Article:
The Centers for Disease Control and Prevention is reporting for the first time on its efforts to expand tracking of children with autism to include teens on the spectrum.
The federal agency has long studied autism among 8-year-olds in various locations across the nation. The surveillance data is relied on to provide an estimate of the number of children believed to have the developmental disability. More recently, the CDC started collecting data on 4-year-olds as well.
Now, in a study published in the Journal of Adolescent Health, the agency is providing a look at individuals with autism who were age 16 in 2018.
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For the report, sites in Arkansas, Georgia, Maryland, Utah and Wisconsin that are part of the CDC’s Autism and Developmental Disabilities Monitoring Network reviewed records to determine how 16-year-olds who previously were identified by the network as 8-year-olds in 2010 have fared.
Notably, more than half of teens with autism also had a diagnosis of attention-deficit hyperactivity disorder or anxiety. And, nearly 17% had “indications of suicidal behavior/ideation,” the study found.
In a significant number of cases — 14.7% — an autism diagnosis was initially ruled out before being assigned, the findings show, and more than 1 in 10 children with autism were not identified until after age 8. These kids were more likely to be Hispanic, verbal, born at low birth weight, have high IQ or adaptive scores and have co-occurring neuropsychological conditions.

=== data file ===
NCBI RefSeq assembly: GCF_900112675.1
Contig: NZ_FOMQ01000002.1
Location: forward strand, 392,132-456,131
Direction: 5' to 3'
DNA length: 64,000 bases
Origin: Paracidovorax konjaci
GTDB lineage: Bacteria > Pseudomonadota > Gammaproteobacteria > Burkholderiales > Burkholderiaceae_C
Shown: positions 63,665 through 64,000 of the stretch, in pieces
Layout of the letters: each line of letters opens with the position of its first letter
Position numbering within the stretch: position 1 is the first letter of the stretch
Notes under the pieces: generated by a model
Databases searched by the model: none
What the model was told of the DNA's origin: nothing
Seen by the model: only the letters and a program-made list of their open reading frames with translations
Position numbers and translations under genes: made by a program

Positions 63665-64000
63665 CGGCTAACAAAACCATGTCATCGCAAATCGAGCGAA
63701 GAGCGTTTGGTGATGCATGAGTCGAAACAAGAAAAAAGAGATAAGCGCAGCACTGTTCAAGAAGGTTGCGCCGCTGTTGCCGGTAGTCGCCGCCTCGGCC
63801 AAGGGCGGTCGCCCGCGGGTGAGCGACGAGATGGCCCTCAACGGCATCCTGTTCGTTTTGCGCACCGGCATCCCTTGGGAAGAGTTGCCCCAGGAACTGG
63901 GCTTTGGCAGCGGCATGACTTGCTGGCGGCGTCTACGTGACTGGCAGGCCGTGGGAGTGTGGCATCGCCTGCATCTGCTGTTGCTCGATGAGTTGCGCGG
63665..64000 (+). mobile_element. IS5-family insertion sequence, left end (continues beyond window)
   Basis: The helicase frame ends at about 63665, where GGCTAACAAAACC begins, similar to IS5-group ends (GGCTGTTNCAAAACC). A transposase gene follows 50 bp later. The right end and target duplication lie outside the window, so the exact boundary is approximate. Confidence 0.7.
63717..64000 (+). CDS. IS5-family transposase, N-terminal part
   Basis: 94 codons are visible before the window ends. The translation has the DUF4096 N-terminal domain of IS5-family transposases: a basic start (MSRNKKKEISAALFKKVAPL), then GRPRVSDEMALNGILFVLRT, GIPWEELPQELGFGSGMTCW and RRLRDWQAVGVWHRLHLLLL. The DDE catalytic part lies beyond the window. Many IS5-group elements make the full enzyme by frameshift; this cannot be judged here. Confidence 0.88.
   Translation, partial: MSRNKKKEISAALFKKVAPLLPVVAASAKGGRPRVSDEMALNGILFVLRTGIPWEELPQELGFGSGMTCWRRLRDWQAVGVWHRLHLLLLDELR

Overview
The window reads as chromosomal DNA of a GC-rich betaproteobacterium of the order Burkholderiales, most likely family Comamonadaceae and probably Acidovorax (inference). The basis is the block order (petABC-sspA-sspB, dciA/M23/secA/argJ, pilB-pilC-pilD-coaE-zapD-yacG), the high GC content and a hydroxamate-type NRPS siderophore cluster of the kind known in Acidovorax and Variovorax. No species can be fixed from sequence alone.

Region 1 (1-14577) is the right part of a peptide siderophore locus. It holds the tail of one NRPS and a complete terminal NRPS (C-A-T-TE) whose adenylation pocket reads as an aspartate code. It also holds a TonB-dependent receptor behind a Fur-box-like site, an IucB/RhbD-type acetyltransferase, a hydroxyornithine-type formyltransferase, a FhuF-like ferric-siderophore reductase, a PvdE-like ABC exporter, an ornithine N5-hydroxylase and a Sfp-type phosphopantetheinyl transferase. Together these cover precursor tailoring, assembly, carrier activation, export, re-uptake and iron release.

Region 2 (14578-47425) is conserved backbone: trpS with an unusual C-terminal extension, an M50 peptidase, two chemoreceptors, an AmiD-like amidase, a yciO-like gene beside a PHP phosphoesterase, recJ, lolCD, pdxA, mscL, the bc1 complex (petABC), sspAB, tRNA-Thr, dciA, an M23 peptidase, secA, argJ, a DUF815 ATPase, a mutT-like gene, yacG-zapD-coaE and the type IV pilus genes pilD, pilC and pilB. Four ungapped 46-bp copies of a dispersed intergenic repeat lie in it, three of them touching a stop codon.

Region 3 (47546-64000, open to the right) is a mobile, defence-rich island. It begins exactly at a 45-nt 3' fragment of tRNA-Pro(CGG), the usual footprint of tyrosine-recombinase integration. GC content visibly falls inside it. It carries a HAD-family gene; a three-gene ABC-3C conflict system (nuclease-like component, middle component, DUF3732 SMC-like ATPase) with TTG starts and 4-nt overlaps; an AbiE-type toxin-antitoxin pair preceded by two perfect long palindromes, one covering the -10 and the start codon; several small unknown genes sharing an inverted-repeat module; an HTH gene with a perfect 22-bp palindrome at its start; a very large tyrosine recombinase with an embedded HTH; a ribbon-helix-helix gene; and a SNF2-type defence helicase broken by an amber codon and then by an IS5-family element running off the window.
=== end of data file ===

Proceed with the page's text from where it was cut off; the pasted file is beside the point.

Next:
The researchers found that a plan was in place for nearly all of the teens with autism to help them transition to adulthood, but they noted that more could be done given that over 30% of these plans lacked a goal related to postsecondary living arrangements, daily living skills and community participation.
“In this first ADDM Network report on children aged 16 years with ASD, we identified factors associated with ASD identification after age 8 years that may be useful to providers when screening and diagnosing ASD to ensure that children are identified and receive services as early as possible,” the researchers wrote in their findings.
The information on teens is part of a broad effort by the CDC to track the experiences of children with autism as they grow. The agency’s most recent report on 8-year-olds found that prevalence of the developmental disability has increased to 1 in 36 children.
The CDC plans to issue additional findings on the group of 16-year-olds in the latest study with specific details on special education services and transition planning, according to Michelle Hughes, an epidemiologist at the CDC’s National Center on Birth Defects and Developmental Disabilities who led the study on teens. A report is also expected on those who were age 16 in 2020.
Future data collection on 16-year-olds will be more similar to the CDC’s surveillance of children at ages 4 and 8, Hughes said. In addition, she indicated that the agency is piloting an effort to collect information about those with autism in young adulthood in order to assess how they are influenced by what happens in high school.
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